“I had health insurance with a pretty big corporate office for about six years and it was wonderful.”
Even without health insurance, Imler spends a lot of time in doctors’ offices. The 37 year old has Hashimoto’s disease, an autoimmune disorder that affects the thyroid. The treatments and blood work she needs are expensive, but not as expensive as monthly health premiums.
“Being self employed, getting my premium at anything reasonable, wasn’t happening. I think my last quote was $1200 a month for myself.”
Imler was determined to find a better deal on the new Affordable Care Act marketplace. She logged onto healthcare.gov a few days after it went live last month. She tried on and off for the first week but kept running into messages that the site was “unavailable.” So she decided to wait a few weeks. On October 24th, she logged back in and slowly started making her way through the process.
“So you get to a point where you finally get to pick what health insurance you want and all the buttons have to be double clicked. If you don’t know that or try that it doesn’t go anywhere. It just sits there.”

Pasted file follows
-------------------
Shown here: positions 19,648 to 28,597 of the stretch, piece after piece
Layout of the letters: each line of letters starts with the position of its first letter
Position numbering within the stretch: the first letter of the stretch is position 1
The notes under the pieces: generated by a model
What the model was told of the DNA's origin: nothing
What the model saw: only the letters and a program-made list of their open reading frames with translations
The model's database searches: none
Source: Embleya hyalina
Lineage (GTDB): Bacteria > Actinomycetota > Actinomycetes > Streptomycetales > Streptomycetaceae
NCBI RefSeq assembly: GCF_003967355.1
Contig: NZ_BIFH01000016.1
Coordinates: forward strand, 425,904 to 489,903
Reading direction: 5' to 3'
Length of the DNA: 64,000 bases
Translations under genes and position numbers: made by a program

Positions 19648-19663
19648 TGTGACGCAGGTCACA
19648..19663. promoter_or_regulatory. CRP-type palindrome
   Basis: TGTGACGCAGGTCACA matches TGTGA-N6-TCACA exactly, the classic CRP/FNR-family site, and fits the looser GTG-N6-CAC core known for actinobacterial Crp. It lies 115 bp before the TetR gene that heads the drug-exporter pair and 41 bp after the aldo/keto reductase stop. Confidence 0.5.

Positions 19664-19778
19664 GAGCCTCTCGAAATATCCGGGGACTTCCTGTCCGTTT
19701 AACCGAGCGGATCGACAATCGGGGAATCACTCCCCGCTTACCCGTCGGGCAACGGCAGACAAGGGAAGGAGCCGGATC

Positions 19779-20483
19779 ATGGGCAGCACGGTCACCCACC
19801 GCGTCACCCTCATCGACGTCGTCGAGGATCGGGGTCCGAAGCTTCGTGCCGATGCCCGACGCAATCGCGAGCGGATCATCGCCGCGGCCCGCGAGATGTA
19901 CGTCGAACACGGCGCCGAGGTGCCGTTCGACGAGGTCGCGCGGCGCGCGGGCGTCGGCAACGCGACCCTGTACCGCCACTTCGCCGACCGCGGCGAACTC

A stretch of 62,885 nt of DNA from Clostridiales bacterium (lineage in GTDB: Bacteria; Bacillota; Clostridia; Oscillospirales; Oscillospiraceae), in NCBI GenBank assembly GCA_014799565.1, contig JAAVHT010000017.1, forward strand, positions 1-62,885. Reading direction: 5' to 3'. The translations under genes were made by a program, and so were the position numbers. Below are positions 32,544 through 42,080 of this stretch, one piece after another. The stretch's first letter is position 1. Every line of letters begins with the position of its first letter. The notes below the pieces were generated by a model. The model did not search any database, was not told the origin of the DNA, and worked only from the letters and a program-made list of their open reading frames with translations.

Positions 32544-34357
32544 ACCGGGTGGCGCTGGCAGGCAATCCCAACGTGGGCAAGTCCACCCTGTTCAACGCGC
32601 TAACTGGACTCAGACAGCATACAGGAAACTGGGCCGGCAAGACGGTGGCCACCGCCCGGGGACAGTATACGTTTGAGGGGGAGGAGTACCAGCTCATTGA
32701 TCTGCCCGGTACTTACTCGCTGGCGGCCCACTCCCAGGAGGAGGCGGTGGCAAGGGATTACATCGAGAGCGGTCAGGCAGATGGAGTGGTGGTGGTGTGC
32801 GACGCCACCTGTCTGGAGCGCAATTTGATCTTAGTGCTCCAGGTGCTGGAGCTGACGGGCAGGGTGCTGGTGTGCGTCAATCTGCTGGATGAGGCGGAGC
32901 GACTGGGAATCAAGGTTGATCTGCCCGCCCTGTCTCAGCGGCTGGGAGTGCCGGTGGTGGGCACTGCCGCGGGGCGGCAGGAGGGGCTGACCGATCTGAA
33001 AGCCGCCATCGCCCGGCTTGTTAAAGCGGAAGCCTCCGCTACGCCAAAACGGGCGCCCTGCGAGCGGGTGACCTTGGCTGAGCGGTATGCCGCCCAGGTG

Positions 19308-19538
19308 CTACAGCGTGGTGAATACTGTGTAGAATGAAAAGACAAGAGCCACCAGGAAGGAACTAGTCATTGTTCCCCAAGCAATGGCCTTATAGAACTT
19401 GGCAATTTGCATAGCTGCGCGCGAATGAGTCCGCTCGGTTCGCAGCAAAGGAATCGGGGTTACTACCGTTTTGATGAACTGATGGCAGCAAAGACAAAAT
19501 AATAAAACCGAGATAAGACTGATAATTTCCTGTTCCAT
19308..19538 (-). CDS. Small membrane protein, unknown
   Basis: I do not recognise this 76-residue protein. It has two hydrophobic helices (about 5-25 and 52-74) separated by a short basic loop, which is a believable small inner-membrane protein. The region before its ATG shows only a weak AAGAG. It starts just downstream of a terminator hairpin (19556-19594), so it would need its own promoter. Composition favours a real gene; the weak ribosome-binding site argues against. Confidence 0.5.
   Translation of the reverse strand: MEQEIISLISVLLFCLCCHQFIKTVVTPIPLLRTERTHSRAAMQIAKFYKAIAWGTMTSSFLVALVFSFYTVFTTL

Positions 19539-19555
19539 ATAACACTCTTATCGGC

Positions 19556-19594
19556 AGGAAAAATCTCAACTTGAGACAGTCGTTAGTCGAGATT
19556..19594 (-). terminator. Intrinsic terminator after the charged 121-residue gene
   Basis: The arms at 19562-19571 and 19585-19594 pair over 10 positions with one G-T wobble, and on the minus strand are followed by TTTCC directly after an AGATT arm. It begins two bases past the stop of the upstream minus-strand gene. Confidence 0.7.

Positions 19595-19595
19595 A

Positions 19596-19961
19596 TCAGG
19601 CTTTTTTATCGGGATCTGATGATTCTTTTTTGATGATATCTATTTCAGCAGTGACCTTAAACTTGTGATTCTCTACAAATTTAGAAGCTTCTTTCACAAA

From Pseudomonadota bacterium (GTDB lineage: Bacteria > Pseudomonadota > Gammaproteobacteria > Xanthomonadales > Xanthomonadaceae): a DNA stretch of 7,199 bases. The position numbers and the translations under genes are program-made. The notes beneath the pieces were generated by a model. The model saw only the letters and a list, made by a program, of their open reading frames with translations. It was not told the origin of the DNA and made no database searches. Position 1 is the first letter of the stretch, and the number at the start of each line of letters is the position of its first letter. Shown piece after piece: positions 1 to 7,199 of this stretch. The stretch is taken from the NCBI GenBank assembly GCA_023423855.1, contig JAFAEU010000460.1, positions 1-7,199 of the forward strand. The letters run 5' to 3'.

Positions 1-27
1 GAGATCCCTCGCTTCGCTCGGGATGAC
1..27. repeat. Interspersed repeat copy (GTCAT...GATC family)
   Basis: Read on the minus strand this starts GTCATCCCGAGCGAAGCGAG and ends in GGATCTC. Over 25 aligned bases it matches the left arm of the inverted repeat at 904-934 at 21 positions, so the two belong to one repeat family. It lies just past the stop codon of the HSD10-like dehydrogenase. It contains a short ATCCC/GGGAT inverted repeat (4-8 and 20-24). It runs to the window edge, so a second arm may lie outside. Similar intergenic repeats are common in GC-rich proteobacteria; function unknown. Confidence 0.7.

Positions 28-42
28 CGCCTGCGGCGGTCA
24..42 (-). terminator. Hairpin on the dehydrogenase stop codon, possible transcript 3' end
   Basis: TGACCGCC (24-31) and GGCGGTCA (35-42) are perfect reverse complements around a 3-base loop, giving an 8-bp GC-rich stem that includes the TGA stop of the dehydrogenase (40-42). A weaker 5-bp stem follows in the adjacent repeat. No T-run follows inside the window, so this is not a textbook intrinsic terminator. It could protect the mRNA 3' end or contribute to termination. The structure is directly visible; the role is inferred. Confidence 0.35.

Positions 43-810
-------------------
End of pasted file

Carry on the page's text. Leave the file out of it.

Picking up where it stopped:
Imler has a degree in computer programming. She’s even built a few Websites. She thinks that experience, helped her persevere through the trouble spots on healthcare.gov. About two hours after she started, she landed on a screen that told her she had successfully enrolled. She was pleasantly surprised by the price. Imler qualified for subsidies, and chose a mid-level plan that will cost her $110 a month.
“The website sucks, I’m not going to lie, it’s awful, it’s cumbersome, it’s a lot of work… but the idea that I might be able to afford health insurance, is huge to me.”
Imler is still waiting for enrollment confirmation from her new insurance company. She’s optimistic that will come soon. If it doesn’t, she’s willing to log back in to healthcare.gov to keep trying.
This story is part of a reporting partnership between APRN, NPR and Kaiser Health News.
Monday night, the U.S. Senate voted to move ahead with a bill to protect gay people from workplace discrimination.
Sponsors expected Sen. Lisa Murkowski to be one of a handful of Republicans who would help them get the 60 votes needed to proceed. But Murkowski was absent.
“I had made a commitment to be in Midland, Texas, looking at how Midland and some of the operators in Midland are responding to this amazing, extraordinary boom in oil shale production,” Murkowski said.
A spokesman said she also attended a fundraiser in Texas. She says when she found out the Senate was going to take a rare Monday vote she tried to get back in time but didn’t make it.